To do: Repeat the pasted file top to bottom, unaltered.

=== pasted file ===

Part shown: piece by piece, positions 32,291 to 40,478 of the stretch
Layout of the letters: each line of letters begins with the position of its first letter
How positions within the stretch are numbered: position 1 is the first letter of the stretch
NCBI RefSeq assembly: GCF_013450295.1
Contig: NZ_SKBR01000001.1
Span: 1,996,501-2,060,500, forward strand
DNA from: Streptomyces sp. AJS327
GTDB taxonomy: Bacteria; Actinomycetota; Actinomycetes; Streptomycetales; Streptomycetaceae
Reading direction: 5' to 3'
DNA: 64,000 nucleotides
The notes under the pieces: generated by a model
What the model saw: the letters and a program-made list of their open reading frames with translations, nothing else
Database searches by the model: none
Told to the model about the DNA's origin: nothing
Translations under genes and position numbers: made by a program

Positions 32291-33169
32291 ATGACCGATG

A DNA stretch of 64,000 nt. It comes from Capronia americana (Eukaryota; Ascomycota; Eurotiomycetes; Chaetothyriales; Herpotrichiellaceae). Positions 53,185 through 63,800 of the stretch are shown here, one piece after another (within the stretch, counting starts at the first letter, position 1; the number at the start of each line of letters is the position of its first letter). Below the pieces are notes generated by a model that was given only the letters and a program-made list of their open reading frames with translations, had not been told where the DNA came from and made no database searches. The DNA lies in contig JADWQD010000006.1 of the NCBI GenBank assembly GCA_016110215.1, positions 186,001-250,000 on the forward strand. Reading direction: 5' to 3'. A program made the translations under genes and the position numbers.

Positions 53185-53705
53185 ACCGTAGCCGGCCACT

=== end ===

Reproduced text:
Part shown: piece by piece, positions 32,291 to 40,478 of the stretch
Layout of the letters: each line of letters begins with the position of its first letter
How positions within the stretch are numbered: position 1 is the first letter of the stretch
NCBI RefSeq assembly: GCF_013450295.1
Contig: NZ_SKBR01000001.1
Span: 1,996,501-2,060,500, forward strand
DNA from: Streptomyces sp. AJS327
GTDB taxonomy: Bacteria; Actinomycetota; Actinomycetes; Streptomycetales; Streptomycetaceae
Reading direction: 5' to 3'
DNA: 64,000 nucleotides
The notes under the pieces: generated by a model
What the model saw: the letters and a program-made list of their open reading frames with translations, nothing else
Database searches by the model: none
Told to the model about the DNA's origin: nothing
Translations under genes and position numbers: made by a program

Positions 32291-33169
32291 ATGACCGATG

A DNA stretch of 64,000 nt. It comes from Capronia americana (Eukaryota; Ascomycota; Eurotiomycetes; Chaetothyriales; Herpotrichiellaceae). Positions 53,185 through 63,800 of the stretch are shown here, one piece after another (within the stretch, counting starts at the first letter, position 1; the number at the start of each line of letters is the position of its first letter). Below the pieces are notes generated by a model that was given only the letters and a program-made list of their open reading frames with translations, had not been told where the DNA came from and made no database searches. The DNA lies in contig JADWQD010000006.1 of the NCBI GenBank assembly GCA_016110215.1, positions 186,001-250,000 on the forward strand. Reading direction: 5' to 3'. A program made the translations under genes and the position numbers.

Positions 53185-53705
53185 ACCGTAGCCGGCCACT